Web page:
Falcon Heavy: How It Mastered Its Incredible Drone Ship Landing

SpaceX has successfully completed its most ambitious rocket landing yet. The company’s Falcon Heavy launch concluded Thursday evening with the two outer cores successfully landing on the land and the third central core landing moments later on the Of Course I Still Love You ship.

The landing marked the successful end to the Heavy’s second-ever flight, and the first commercial launch for the world’s most powerful operational rocket. It took off from Launch Complex 39A at 6:36 p.m. Eastern time. Three minutes after launch the center core powered down and the main engine detached. Eight minutes after, the side boosters simultaneously landed on two land-based pads. At the 10-minute mark the center core landed on the ship, making a change from the Heavy’s February 2018 flight where it missed its target by 300 feet and hit the ocean at 300 mph.

Landing the cores is a key aspect of SpaceX’s plan to cut costs on spaceflight. The booster counts for around $46.5 million of the estimated $62 million cost associated with launching a Falcon 9, meaning a breakthrough in this area can change the economics of spaceflight. A Falcon Heavy launch costs between $90 million and $150 million. The company has successfully landed 38 cores in its history: while its first and only landing in 2013 was a failure, it successfully landed 15 cores in 2017.

Falcon Heavy's central core on the landing pad.
Falcon Heavy's central core on the landing pad.

SpaceX adds a number of extras to help save the cores. They use more fuel than would be needed for an expendable rocket, and they have design features like grid fins for steering back to Earth, cold-gas thrusters to flip the rocket, and landing legs for support. Three of the Falcon 9’s nine engines are used to slow the booster down as it comes in to land. A Falcon Heavy is essentially three Falcon 9s strapped together, bringing the engine total to 27 and boosting the total power to over five million pounds of liftoff thrust.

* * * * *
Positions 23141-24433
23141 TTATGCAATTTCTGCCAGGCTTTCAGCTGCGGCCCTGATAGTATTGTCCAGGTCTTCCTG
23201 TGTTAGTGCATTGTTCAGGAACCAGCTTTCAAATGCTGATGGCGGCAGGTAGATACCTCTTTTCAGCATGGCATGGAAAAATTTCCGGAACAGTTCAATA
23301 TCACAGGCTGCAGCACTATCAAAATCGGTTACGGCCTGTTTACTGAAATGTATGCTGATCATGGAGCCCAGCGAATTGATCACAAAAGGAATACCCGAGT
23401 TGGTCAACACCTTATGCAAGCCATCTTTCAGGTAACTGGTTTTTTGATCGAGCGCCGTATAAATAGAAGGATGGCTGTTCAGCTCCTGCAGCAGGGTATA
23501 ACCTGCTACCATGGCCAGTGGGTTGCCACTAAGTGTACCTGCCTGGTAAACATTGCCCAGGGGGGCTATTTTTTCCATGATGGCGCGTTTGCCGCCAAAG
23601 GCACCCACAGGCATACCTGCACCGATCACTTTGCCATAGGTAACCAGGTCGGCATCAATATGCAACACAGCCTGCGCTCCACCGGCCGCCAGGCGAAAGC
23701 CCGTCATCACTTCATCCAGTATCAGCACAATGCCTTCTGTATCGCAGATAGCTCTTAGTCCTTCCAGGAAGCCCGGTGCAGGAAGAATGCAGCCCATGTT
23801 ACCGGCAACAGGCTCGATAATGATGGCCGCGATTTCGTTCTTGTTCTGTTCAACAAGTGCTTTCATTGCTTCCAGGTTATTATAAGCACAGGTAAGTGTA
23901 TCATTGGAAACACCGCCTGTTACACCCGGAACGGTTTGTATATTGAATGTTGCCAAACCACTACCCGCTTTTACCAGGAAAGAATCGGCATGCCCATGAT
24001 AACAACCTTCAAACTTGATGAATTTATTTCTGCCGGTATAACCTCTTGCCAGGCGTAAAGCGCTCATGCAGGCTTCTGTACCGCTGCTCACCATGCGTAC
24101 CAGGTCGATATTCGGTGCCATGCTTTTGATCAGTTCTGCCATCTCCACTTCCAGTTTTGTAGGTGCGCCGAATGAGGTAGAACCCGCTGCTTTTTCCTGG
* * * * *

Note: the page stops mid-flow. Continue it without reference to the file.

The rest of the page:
The drone ships that catch the rockets at sea measure about 300 feet by 170 feet. Jalopnik explains that they use GPS and four diesel-powered azimuth thruster engines to stay in position, enabling them to either move autonomously to their correct position or remotely controlled by a crew. They use thrusters originally from deep sea oil rigs to keep the stage in a position to an accuracy of around three meters. In the case of a successful landing, the rocket is welded to the ship and transported back.

The issue with February’s launch was with the core re-entry. SpaceX explained after the event that the team was only able to light one of the three necessary engines for reentry. This meant the rocket couldn’t reach its intended position. The crash also sent shrapnel across the drone ship deck and destroyed two of its thrusters.

The firm’s successful landing bodes well for future missions and could help fund more ambitious plans. The Starship, announced in September 2017 under the name “BFR,” is expected to send 100 tons to low Earth orbit and generate 5,400 tons of liftoff thrust. The ship is huge, with its original version measuring 348 feet tall and 9.7 million pounds of mass. The ship is designed to be fully reusable, with its Raptor engines fueled using liquid oxygen and methane, unlike the liquid oxygen and rocket propellant used for the Merlin engines. This use of an alternative fuel could enable voyagers to harvest fuel on other planets and set up propellant depots, which could help power trips to Mars and beyond.

Media via SpaceX/Twitter